Visiting cheerfully over the earth...

Two weeks ago I did indeed travel to Indiana Yearly Meeting, got my letter of introduction endorsed by the Recording Clerk (none other than Tom Hamm, Quaker historian super-hero), visited cheerfully with sundry Friends at IYM's Quaker Haven Camp, and attended every worship session, every business session, and especially every meal!

Then I flew home to Rindge, and the next day hosted two Friends from Kenya in their stop at the school (as they traveled New England between the USFW Triennial and NEYM sessions). Four days later, after doing some actual work on school administration, I left for New England Yearly Meeting.

At NEYM I wore a sticker on my shirt saying "Ask me about Indiana Yearly Meeting" and many friends (and acquaintances, and strangers sitting with me at meals) obliged. And what did I say?

Everyone at IYM was kind and welcoming to me. I felt very included, and I learned a lot. Of course, I knew that most of the worship would be programmed. But they also had an hour of fully unprogrammed worship every day, first thing in the morning. And each programmed service had some open periods of silence when anyone could speak. I've been to programmed worship services before, with Catholics, Methodists, Congregationalists (UCC), and Unitarian-Universalists, but never before with Friends (except once at Pendle Hill!). I will say that the style was more evangelical than I expected -- oriented toward praise hymns and stories of conversion. And I didn't agree with the theology of every message. But that's okay. And I wept for joy during some other parts of the services. The Holy Spirit blessed us, I would say, several times, and not only during the "services of praise and worship" but with spontaneous prayer and song during business sessions! I have been present for such during NEYM business sessions, and I was privileged to be present when IYM found similar centered-ness.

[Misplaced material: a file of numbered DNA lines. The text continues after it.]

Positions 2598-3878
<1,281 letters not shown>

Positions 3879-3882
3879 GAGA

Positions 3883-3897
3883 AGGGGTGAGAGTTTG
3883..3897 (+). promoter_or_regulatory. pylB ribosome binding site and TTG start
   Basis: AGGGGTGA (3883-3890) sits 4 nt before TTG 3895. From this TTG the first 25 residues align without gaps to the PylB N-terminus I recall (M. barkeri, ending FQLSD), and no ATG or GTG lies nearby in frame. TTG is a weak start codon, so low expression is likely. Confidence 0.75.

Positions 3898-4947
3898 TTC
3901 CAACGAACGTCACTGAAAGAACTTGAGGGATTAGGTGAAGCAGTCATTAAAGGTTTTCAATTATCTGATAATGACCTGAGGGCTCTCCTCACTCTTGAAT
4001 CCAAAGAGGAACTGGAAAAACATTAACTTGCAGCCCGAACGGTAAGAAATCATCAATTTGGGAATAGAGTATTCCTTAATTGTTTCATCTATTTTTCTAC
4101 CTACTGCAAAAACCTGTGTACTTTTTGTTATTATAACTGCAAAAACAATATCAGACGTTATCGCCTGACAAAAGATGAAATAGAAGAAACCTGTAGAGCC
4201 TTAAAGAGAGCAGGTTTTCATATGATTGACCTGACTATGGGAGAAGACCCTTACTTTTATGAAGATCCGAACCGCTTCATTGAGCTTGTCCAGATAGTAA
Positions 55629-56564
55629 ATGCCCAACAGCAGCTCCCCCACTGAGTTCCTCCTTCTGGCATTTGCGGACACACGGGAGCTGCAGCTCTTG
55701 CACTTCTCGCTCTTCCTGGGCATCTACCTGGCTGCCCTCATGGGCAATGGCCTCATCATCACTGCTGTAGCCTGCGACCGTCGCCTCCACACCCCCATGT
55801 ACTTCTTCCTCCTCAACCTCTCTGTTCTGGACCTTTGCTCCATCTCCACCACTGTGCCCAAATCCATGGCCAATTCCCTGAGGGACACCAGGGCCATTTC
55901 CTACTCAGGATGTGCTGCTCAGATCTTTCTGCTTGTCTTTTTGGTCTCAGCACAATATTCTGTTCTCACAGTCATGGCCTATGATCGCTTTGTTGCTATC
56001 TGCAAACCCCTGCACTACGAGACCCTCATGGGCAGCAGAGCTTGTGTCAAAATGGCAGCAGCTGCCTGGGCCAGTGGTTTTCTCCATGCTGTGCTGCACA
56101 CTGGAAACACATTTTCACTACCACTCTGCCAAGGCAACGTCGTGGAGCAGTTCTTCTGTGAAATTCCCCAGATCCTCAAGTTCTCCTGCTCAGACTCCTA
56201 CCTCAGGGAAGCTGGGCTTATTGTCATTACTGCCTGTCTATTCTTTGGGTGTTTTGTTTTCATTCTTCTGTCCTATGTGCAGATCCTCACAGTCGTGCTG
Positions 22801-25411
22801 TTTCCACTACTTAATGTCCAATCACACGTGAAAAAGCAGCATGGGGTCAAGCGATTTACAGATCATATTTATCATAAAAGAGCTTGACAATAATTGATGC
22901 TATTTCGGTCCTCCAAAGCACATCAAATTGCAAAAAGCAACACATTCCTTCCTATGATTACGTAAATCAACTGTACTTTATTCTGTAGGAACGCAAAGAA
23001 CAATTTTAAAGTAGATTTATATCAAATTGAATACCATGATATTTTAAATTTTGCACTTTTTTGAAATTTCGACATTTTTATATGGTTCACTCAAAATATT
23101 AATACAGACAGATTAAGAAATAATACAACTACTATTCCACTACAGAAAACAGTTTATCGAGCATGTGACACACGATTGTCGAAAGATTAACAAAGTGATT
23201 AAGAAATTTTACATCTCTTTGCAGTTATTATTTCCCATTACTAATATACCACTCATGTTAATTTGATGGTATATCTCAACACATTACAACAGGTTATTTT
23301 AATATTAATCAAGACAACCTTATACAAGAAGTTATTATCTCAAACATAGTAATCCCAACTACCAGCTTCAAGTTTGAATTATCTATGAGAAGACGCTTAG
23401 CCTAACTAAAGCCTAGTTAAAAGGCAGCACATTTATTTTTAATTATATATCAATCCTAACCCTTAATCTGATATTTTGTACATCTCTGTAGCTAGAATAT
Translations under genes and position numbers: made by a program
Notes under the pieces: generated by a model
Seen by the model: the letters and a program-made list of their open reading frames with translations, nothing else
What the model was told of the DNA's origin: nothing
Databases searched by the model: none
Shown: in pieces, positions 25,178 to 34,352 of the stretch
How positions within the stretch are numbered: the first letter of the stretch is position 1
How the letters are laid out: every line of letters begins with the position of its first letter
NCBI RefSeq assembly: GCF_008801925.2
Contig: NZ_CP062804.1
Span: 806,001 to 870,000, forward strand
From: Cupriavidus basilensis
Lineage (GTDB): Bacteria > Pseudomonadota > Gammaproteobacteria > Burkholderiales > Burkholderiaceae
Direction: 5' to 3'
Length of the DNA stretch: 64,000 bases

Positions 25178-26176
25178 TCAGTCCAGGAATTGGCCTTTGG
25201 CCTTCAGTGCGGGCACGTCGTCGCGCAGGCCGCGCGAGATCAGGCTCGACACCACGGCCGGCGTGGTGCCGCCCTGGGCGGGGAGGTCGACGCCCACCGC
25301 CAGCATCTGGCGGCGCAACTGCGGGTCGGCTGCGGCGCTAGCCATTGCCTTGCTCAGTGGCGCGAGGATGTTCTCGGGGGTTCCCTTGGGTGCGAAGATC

Friend, hast thee read Samuel Bownas' A Description of the Qualifications Necessary to a Gospel Minister? Okay, okay, I've come clean now: see, I was emulating someone I admired from 250 years ago. I'm a history teacher, go figure. Or maybe --maybe the same spiritual stream runs through the Society from then to now. Anyway, I brought the book with me and read over his advice for how I should act. Some of it was surprisingly applicable. And I wondered whether some events during my journey were signs of way opening: after I missed my early-morning flight (my fault!) the attendant at the ticket counter found me an option that hadn't been available on the Internet (way opening?). I found IYM's Quaker Haven Camp driving from Detroit with no directions. (Now that's guidance...) On my way home, the attendant at a different ticket counter told me that my ticket was technically invalid and he could have charged me $900 for a new ticket, but that he'd let me through anyway (way opening?). In truth, one has to be super-careful in ascribing events to Providence (no, not Rhode Island), since it could lead one out of humility --but it's fun to speculate; and just maybe... I was grateful, too, that while no traveling companion had appeared for me, I was assigned lodging with another traveling Friend from Baltimore YM, which gave me some of the debriefing, support, and daily clearness that a traveling companion traditionally offers.